If you have heavy or painful periods, with pain after sex and spotting, you could be experiencing symptoms of endometriosis.
With one in 10 women suffering, and it taking an average of seven and a half years to receive a firm diagnosis, we think it's super important to learn as much as possible about this painful condition.
So today, we hear all about endometriosis from our Pink Parcel GP Dr Tatiana Lapa.
Symptoms to look out for include:
- Back pain during menstruation
- Severe period pain and cramps that prevent you from doing normal activities during your period
- Painful bowel movements or urination during menstruation
- Heavy bleeding during periods
- Experiencing pain during or after sex
- Difficulty conceiving
- Nausea, constipation and diarrhoea
- Blood in your urine during your period
- Spotting between periods
Spotting the signs
Endometriosis is a condition where pieces of your womb lining (endometrium) are found outside of the womb – this may be on the ovaries, around your tubes, even on the bowel. This endometrium will behave in a similar way to your actual womb lining – so every month it will build up and shed.
Dr Lapa explains that the main theory behind endometriosis is that when you bleed, some of the endometrial tissue flows ‘up’ instead of ‘down’ – ending up in the tubes, around the ovaries or in the abdomen. This, however, is not the only explanation for endometriosis and other links such as genetics, low immunity, and cellular changes (metaplasia) have also been suggested.
The symptoms of the condition can depend on which structure the endometrium is on, so what should we be you looking out for?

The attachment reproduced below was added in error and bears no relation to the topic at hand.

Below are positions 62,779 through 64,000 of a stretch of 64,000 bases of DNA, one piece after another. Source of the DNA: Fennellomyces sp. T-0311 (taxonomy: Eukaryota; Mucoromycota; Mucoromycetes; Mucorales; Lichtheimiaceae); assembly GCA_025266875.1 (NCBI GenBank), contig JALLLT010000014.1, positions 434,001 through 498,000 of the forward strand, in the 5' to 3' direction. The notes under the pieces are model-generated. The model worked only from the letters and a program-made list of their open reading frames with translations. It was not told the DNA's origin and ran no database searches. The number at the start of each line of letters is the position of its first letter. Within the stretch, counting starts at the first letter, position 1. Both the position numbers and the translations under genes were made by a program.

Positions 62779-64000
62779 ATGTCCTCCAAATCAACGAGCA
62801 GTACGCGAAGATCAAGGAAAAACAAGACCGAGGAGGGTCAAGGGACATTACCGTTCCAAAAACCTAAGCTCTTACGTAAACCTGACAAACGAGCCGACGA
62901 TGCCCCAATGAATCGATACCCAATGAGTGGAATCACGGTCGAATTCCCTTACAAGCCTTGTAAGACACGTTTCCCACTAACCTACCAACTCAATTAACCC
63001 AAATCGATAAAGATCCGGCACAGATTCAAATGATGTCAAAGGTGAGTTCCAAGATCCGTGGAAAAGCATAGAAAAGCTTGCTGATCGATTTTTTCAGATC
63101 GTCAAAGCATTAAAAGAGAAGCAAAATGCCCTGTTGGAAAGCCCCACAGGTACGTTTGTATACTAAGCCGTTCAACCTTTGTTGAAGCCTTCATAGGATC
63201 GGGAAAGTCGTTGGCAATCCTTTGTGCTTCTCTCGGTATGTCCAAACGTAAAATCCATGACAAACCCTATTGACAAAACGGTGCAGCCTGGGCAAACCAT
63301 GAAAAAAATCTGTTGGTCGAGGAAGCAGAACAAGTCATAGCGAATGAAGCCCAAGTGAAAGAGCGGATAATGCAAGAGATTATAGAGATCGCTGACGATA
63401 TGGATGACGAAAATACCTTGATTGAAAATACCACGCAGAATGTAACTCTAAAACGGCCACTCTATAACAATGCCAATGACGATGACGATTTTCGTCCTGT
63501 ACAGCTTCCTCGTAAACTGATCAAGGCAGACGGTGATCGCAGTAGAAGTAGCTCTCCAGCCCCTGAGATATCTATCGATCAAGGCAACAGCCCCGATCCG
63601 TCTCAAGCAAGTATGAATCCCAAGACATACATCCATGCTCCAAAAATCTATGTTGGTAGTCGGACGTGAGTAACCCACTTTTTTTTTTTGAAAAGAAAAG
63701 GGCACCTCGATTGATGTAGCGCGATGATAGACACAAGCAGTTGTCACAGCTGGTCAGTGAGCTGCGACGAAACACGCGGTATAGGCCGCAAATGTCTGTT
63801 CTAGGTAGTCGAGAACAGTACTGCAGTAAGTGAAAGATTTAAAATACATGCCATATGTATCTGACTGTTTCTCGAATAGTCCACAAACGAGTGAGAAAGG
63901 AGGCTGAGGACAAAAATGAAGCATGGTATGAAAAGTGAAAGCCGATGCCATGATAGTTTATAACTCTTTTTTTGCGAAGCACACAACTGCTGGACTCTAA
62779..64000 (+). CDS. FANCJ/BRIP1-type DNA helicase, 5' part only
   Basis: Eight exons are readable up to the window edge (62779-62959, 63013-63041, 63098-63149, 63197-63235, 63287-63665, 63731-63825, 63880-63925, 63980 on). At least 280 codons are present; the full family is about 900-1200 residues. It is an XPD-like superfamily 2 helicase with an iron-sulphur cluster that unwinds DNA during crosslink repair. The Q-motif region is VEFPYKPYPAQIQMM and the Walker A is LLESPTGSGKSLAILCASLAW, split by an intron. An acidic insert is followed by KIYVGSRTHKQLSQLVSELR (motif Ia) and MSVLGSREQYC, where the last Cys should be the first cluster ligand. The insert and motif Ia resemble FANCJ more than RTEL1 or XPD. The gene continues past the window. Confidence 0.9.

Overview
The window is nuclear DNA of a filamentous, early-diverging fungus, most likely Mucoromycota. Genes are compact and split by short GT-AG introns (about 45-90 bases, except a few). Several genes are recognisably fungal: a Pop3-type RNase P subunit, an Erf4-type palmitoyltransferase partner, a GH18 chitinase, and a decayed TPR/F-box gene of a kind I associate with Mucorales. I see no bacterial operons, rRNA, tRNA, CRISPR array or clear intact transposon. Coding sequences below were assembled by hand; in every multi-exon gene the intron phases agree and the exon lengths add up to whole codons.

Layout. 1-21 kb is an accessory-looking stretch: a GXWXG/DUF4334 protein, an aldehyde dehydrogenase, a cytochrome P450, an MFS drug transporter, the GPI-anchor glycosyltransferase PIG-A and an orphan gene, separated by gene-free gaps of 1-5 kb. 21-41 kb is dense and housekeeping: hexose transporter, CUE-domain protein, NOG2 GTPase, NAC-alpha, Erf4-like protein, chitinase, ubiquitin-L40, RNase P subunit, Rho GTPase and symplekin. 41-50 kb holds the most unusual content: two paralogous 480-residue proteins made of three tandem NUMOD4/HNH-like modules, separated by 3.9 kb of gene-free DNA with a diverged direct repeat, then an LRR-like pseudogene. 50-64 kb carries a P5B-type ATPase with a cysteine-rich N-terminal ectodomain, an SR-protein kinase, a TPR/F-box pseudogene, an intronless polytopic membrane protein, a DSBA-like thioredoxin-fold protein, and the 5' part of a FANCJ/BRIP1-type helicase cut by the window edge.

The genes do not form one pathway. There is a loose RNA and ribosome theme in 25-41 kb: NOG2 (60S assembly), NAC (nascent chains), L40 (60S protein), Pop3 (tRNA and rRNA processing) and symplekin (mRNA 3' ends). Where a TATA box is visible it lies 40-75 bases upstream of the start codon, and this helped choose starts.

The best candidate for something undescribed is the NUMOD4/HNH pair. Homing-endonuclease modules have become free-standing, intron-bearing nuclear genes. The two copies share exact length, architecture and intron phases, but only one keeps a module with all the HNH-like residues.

"The main symptoms of endometriosis include painful or heavy periods, pain in the lower abdomen, pelvis or lower back pain during and after sex, bleeding between periods, bladder irritability, bloating, diarrhoea and sometimes fertility problems," says Dr Lapa.
If you have symptoms that may suggest endometriosis – see your GP who will examine you to rule out other possible causes of your symptoms and may suggest doing further investigations such as an ultrasound scan.
"The only sure way of confirming the condition is to have keyhole surgery to insert a camera into the abdomen and directly look for endometriosis. This is done by a specialist Gynaecologist and if they find endometriosis (it looks like small brownish-red blobs) they can treat it at the same time," explains Dr Lapa.
If you've been diagnosed with endometriosis, one of the first questions you may have is whether or not it is curable. Dr Lapa says that endometriosis can be treated either by switching off your endometrium, to stop it growing and shedding every month or by surgically removing the little pieces of endometrial tissue.
"The best option for you depends on how it is affecting you, whether you’re trying for a baby, your age and many other factors. So if you have the condition, you will need to speak to your doctor in depth about what you want to achieve."
"Sometimes, just some better painkillers during your period will do the trick and save you needing surgery. Painkillers have a bad reputation and many patients say they don’t want to ‘just dull the pain’. But actually, in this condition, they can be very useful. Anti-inflammatories such as ibuprofen help reduce the inflammation caused by endometriosis and therefore not only help with pain but also help address the cause of the pain."
Is having a hysterectomy a treatment for endometriosis?
For some women, a hysterectomy can put an end to painful endometriosis symptoms but unfortunately this cannot be guaranteed.
After a hysterectomy has been performed, the woman's periods will stop and it is no longer possible for her to get pregnant. A hysterectomy is a major operation that will only be carried out if all other treatment options have already been explored.